Saturday, June 18, 2022
Jessica E Young (Victoria University of Wellington), Janine Winters (University of Otago), Jeanne Snelling (University of Otago), Ben White (Queensland University of Technology), Colin Gavaghan (University of Otago), Andrew Geddis (University of Otago), Richard Egan (University of Otago), The End of Life Choice Act: A Proposed Implementation and Research Agenda, 134 N.Z. Med. J. 145-158 (2022):
Aim: This article outlines the End of Life Choice Act 2019. It highlights some of the key implementation issues to ensure the system operates safely and equitably after the Act comes into force. It also identifies priorities for research to ensure issues are detected and provision of assisted dying (AD) is monitored.
Method: We reviewed the End of Life Choice Act, assisted dying implementation literature and governmental reports.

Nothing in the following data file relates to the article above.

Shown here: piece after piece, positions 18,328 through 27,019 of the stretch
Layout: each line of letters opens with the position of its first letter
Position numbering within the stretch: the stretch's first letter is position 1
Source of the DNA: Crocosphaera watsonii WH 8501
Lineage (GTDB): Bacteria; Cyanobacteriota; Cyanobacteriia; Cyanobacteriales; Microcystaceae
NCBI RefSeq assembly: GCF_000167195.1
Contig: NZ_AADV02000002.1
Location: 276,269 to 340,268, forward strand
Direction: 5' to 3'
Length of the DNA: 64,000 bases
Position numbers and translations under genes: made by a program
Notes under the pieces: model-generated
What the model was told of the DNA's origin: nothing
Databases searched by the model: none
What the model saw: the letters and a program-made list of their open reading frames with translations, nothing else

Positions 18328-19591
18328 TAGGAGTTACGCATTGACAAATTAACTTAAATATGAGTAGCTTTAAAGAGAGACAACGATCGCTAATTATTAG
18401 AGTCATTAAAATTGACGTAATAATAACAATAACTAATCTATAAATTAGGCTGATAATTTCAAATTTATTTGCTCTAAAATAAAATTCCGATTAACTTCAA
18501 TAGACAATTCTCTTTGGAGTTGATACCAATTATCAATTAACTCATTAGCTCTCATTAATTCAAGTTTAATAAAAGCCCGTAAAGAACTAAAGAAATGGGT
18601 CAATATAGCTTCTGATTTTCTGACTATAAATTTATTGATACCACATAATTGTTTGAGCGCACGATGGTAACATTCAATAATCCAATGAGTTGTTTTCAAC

Results: Effective system implementation depends on infrastructure, oversight and funding. In terms of service provision, we make recommendations about training for all health practitioners and providing practitioners; the nuances of discussing the "wish to hasten death"; conscientious objection; cultural safety for Māori; and minimising the complexity of delivering assisted dying practice. Structured research is needed to understand how the assisted dying system is operating.
Conclusion: This article contributes by identifying core issues for practitioners, patients and policymakers. Implementation is an ongoing process that continues after the Act starts. Data are required to know whether access is equitable, who is choosing to make use of the law, whether providers are well informed and whether the safeguards are working as intended. The implications of how the Act is implemented are significant for patients, whānau, health professionals and society.